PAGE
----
Chuck sighed with relief as he locked the door behind him. The greatest desk jockey in Sirius Industries’ history was done for the night. It had only taken an extra three hours, but he had swept aside the pile of paperwork like a pro, and could now afford to take the next few days off. His wife would understand. Jo was always pressuring him to take time off work, to spend more time with her. And so he had sacrificed one night in favour of the next few days. She’d be thrilled.
He swiped his card against the door of the car, and settled into the driver’s seat. The car started with a hum, and he pulled out of the car park. He wove his way through the traffic, ten storeys in the air. A grin broke his face when he thought of the picnic he was going to surprise Jo with tomorrow. They hadn’t been on a picnic since their tenth anniversary, and he had the perfect spot in mind. There was a small clearing on the west face of Olympus Mons, from which you could watch the sun set over the curvature of the planet. He knew she would love it.
As the towering steel and glass city gave way to Martian countryside, Chuck dropped closer to the ground, following the highway. He looked forward to slipping into bed next to Jo, and staying there for as long as he wanted. But no, maybe he’d get up early, and make Jo breakfast in bed. That would be a nice surprise.
He reached the turnoff to his court, and lazily pulled left. His eyes were starting to droop already, and he suppressed a massive yawn as he pulled into the driveway next to his perfectly manicured lawn. He gave no thought to the car parked on the street out the front.
He quietly slipped through the front door, trying not to disturb Jo. He dropped his wallet and phone on the kitchen table, and shuffled down the hallway. At first he was puzzled as to why the bedroom light was on, but once he opened the door, he was puzzled as to who was screwing his wife. ‘Uh, honey . . . What are you doing?’
In the throes of ecstasy, Jo didn’t even realise he was in the room. Chuck’s puzzlement gave way to a blinding rage, and before he realised what he was doing, he grabbed the flower vase off the dresser, and smashed it over the man’s head. Jo let out a scream, whether from fright or ecstasy he couldn’t say, but the man’s ‘What the fuck?!’ definitely wasn’t from pleasure. He dismounted, and confronted Chuck. ‘Who the hell is this douche bag, Jo?’
‘This is my husband, Chuck. Chuck, meet Gary.’
Chuck met Gary with a fist to the face. Unperturbed, Gary responded in kind, sending Chuck sprawling. A foot followed the fist, and Chuck assumed the foetal position.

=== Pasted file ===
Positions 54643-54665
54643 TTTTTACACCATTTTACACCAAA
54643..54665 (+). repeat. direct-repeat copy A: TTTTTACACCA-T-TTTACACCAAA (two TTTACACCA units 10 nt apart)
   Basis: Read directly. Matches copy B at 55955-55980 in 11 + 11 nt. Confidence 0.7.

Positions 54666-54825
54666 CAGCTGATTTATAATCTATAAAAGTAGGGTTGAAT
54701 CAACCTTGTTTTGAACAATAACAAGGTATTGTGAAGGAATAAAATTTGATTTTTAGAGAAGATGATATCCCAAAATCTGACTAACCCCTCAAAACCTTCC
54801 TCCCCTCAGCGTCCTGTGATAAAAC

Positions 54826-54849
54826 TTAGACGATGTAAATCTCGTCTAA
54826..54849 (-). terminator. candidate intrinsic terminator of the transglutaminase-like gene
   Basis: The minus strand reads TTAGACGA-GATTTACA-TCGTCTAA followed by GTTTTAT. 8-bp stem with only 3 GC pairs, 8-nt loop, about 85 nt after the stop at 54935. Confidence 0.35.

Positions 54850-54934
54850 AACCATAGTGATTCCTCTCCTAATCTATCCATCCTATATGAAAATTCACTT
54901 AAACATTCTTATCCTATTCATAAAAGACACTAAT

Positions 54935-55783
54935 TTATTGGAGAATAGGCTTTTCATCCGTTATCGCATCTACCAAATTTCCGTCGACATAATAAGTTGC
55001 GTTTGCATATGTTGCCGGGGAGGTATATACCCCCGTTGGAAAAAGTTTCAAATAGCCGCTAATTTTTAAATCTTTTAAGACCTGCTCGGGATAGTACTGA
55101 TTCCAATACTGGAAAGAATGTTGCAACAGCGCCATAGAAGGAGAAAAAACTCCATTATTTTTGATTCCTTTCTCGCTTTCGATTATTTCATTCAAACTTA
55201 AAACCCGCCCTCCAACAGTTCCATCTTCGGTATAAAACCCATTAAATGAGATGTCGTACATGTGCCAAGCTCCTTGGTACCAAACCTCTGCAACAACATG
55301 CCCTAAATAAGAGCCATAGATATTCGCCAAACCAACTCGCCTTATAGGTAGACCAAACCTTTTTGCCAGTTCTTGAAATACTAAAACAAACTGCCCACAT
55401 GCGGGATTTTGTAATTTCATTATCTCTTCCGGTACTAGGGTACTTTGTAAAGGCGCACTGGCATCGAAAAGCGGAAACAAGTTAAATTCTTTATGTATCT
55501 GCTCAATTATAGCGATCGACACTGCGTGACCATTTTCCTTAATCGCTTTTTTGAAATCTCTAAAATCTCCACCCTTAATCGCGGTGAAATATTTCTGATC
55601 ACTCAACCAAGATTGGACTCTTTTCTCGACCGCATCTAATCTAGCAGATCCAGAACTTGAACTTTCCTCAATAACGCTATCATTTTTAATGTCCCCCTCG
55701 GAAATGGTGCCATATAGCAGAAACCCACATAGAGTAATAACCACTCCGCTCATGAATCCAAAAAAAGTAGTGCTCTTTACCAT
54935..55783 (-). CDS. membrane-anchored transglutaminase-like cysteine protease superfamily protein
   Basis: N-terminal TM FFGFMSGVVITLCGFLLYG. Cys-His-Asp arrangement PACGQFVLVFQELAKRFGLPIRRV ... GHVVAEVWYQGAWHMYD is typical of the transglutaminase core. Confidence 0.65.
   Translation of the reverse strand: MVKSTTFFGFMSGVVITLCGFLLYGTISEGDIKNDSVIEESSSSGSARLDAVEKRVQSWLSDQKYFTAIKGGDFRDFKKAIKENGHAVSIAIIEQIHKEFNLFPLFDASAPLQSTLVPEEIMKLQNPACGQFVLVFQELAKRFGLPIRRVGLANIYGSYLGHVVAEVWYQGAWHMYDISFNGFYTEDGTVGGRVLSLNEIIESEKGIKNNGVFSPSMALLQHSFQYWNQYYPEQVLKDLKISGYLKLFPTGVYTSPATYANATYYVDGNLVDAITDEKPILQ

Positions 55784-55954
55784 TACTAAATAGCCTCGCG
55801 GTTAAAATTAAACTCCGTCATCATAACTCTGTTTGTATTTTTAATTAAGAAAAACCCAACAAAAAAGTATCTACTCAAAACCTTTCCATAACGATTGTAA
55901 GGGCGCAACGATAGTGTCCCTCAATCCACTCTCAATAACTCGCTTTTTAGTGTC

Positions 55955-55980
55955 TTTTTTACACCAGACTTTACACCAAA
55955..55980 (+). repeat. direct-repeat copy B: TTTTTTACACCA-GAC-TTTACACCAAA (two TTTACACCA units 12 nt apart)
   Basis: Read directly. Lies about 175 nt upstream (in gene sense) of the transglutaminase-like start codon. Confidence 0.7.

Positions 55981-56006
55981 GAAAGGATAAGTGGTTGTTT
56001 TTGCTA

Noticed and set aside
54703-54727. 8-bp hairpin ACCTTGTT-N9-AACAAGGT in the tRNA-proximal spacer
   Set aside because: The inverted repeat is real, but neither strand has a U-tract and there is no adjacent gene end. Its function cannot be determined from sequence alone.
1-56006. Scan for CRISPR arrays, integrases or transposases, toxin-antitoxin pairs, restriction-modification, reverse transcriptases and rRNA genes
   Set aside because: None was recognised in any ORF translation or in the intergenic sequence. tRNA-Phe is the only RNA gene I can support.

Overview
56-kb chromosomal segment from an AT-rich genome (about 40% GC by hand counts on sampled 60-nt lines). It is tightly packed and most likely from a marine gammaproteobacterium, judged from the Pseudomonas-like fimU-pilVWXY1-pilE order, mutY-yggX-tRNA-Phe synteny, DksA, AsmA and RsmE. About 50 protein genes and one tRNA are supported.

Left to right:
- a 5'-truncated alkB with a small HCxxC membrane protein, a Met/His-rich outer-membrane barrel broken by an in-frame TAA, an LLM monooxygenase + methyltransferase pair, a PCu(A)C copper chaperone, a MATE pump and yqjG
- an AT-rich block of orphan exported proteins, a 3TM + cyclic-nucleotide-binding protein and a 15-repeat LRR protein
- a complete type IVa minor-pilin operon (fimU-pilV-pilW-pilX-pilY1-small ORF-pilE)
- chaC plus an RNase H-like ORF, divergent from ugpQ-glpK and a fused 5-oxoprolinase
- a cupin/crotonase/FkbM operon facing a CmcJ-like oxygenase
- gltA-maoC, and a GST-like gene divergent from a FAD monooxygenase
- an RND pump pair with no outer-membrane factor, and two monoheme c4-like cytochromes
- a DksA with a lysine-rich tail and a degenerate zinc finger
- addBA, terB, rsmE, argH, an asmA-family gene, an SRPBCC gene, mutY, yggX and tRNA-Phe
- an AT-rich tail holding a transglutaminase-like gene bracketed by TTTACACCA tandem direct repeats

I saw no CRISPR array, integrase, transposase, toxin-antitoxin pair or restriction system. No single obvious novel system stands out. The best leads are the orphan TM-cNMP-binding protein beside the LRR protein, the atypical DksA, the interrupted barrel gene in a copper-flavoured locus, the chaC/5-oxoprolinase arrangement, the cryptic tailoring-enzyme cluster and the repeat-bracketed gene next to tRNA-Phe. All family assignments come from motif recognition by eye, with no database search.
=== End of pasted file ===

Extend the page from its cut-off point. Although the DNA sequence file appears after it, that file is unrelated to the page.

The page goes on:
Chuck awoke in the back of the ambulance, the paramedics bandaging his broken ribs. From that moment on, Chuck Cummings vowed to never again lose a fight. From that moment on, Chuck Cummings vowed to never again leave a woman unsatisfied. Chuck quit his job, and threw himself into another kind of work. No longer would he be Chuck Cummings: Office Worker. From now on, he would be Chuck Cummings: Space Gigolo.
Chapter 1: Just Another Day at Work
Chuck awoke slowly. He hardly heard the low whir of the Rejuvomatic Sleep Bed opening. Every morning he was reminded why he had bought it. He had finished his last job not 4 hours ago, yet he awoke feeling refreshed and rejuvenated. He was pulling on his pants when the door to his apartment buzzed, and Janice walked in, clipboard in hand. ‘Good morning Chuck, how did you sleep?’ ‘Very well, thank you Janice.’
‘Good. And how did last night go?’
‘Perfect. Got in, got paid, got out. Couldn’t have been easier.’
‘Excellent. Tonight should been another easy one.’
‘How many tonight?’
‘Only three. But they’re willing to pay a lot of money.’
‘I’d better not disappoint them then,’ Chuck replied with a grin.
Chuck’s apartment on Montgomery III was modestly furnished, and designed to be quickly abandoned. Being the best gigolo in the galaxy can earn you some enemies, as Chuck had previously found out. Rival gigolos were not above foul play.
‘Would you like to stay for breakfast Janice?’
‘Sorry Chuck, but I have other things to attend to. I’ll leave you the details for tonight. Good luck.’
As of writing this, David-Lee Nielson is a 22-year-old homo sapiens, though this may not last long. He recently completed his BA, with majors in Professional and Creative Writing, and Philosophy. This is his first published piece, and hopefully won’t be the last.